Blog Archives

IF is delighted to announce that Alsumaria television agreed to compile all 15 documentaries that ICP project teams have produced into one documentary about Iraq’s religious heritage and broadcast it on Alsumaria TV station. We are very thrilled and wanted to share these great news with you.

IF looks forward to sharing this film with you as soon as the documentary becomes available!

For more information, please visit the ICP Facebook group!

During the month of October and November, ICP teams screened their documentaries in the Iraqi provinces. Screenings took place in the Baghdad, Diyala, Salaheddine, Babil, Kirkuk, Erbil, Dohuk, Ninewa, Thi Qar, Basra, Maysan, Diwaniyya, and Muthanna governorates.

Each team held a total of three screenings of the documentaries in their respective provinces. The screenings aimed at showing that Iraq’s minorities are indigenous to Iraq and many of them are descendants of those who lived in ancient Assyria and had a continuous presence in the country ever since.

After the film screening, the filmmaking team talked about their experiences researching and documenting the sites and how they related to each other and what it meant to them to work together. Mixed panels of religious leaders and educators lead a discussion after the screenings on the implications of the documentary for the community and the value of public understanding of interfaith heritage.

The audience was drawn mostly from the local communities and included Parliament members, former ministers, civic leaders, media representatives, movie experts, academics, and students. Q & A sessions included interesting discussions about the provinces’ interfaith traditions and religious heritage and encouraging words about the value and the benefits of this creative initiative.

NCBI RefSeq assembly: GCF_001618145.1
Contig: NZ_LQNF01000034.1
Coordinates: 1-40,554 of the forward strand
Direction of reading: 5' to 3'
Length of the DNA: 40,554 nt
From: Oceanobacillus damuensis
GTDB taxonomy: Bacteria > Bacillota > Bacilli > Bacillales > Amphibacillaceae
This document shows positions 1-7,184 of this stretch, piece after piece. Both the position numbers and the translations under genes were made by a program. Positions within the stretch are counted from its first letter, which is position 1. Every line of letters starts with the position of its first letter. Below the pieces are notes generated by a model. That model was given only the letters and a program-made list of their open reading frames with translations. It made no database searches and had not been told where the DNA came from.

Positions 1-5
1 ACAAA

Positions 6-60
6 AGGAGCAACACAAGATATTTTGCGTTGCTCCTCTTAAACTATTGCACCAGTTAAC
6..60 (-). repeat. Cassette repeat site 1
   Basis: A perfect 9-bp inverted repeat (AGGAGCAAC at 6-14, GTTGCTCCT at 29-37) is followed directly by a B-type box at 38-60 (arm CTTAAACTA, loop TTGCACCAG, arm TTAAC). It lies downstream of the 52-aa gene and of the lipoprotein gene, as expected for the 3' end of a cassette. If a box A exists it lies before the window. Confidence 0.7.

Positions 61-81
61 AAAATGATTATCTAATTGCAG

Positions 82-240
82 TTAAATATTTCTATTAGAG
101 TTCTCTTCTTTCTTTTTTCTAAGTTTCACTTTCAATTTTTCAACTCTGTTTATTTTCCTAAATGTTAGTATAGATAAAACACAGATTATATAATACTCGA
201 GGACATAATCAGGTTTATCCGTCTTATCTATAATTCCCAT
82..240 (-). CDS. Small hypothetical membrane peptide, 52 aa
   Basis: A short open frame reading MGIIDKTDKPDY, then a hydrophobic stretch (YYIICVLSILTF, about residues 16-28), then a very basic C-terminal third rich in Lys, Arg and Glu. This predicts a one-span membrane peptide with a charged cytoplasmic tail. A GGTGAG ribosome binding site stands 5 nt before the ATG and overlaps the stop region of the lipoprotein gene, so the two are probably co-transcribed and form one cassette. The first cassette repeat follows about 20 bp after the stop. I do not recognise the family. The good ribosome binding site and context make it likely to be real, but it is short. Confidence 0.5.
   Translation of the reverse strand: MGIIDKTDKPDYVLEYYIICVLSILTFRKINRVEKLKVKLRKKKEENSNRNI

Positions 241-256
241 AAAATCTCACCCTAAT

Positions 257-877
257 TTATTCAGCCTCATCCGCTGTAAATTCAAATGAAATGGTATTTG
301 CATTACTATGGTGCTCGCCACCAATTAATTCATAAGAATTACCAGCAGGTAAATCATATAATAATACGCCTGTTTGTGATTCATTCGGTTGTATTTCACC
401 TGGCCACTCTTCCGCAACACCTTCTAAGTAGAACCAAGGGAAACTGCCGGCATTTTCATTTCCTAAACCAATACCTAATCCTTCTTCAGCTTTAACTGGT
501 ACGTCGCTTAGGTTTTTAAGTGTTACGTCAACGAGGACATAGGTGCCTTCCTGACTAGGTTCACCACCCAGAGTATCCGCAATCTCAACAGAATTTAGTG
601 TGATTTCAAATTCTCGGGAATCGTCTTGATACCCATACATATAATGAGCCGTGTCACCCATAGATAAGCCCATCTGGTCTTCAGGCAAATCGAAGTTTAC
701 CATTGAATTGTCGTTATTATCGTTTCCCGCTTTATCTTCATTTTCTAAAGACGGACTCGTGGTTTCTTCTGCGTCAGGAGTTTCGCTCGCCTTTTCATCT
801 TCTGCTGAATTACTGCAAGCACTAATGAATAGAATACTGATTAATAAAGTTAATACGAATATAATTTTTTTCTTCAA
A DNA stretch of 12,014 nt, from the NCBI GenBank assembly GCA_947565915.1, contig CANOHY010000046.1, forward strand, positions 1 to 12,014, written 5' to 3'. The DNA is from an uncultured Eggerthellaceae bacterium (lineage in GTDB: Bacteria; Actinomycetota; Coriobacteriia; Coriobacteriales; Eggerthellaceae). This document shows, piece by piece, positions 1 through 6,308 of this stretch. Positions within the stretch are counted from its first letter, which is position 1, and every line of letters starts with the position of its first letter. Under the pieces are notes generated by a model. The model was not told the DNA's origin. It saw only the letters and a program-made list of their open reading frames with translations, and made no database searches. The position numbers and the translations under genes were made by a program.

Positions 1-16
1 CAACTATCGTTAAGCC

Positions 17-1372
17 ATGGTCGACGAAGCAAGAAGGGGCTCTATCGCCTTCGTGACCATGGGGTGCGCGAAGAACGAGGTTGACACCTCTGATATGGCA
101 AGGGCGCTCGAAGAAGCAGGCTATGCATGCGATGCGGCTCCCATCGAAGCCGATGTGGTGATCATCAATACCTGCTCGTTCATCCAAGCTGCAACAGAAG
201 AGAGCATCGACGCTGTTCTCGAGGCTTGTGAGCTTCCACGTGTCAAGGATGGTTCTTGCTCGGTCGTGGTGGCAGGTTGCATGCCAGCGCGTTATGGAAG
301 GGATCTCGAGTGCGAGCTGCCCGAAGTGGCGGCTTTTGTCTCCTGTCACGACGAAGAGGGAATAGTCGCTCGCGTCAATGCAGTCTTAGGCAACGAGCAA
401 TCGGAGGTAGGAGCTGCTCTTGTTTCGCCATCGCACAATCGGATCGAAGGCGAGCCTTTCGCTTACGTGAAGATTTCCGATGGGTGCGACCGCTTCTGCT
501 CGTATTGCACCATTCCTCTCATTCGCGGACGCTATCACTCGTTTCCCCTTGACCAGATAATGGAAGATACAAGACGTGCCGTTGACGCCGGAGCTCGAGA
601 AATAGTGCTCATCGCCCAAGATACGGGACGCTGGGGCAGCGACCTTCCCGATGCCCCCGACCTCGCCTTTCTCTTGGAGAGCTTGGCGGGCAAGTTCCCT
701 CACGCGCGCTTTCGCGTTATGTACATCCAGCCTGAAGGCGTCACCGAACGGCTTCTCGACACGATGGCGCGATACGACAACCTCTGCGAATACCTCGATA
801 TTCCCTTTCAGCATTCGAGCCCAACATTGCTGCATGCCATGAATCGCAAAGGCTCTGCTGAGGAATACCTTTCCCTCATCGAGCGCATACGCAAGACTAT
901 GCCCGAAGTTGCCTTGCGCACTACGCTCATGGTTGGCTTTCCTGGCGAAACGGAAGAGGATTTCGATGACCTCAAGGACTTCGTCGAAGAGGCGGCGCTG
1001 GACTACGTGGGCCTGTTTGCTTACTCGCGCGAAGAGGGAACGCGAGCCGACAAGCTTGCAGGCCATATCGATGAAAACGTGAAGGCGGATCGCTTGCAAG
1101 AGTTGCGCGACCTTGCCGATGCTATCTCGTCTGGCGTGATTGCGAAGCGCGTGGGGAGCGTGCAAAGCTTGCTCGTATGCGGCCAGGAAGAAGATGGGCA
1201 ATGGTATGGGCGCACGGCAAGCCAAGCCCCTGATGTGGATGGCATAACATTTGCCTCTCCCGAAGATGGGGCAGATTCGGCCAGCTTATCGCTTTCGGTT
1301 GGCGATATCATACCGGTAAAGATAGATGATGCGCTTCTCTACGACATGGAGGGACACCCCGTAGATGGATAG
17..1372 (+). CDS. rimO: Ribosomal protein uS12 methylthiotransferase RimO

For more information, please visit the ICP facebook group!

Selected Photos:

ICP: 1st screenings/ Babil team:

 

 ICP: 1st screenings/ Baghdad team 1:

 

  

 

 

ICP: 1st screenings/ Erbil team:

 

 

ICP: 1st screenings/ Baghdad team 2:

 

 

 ICP: 1st screenings/ Salah Al-Deen team:

  

IF successfully conducted our 2nd Interfaith Cooperation Project (ICP) training from July 25 to 27, 2011 in IF-Baghdad Office. The training aimed at introducing participants from the 15 participating teams to the art of film-editing in order to enable them in editing their row-documentary films on religious locations. 18 participants physically attended the training due to the deterioration of the security situation, 1 participant from Dahouk team participated through Skype.

The participants benefited from the training, learning film-editing techniques and the use of popular editing software from Adobe. The training was conducted by Mr. Ahmed Wahid (Film Editor from Al-Sumariya Satellite Channel-Baghdad).

IF is thrilled with the cooperation and harmony between the diverse team members. Students are regularly updating IF’s ICP facebook with clips of their documentary films, photos, and writen accounts of their activities.

For more information, please visit the ICP facebook group!

Photos: ICP 2nd training (Film Editing training):  July 25 – 27, 2011: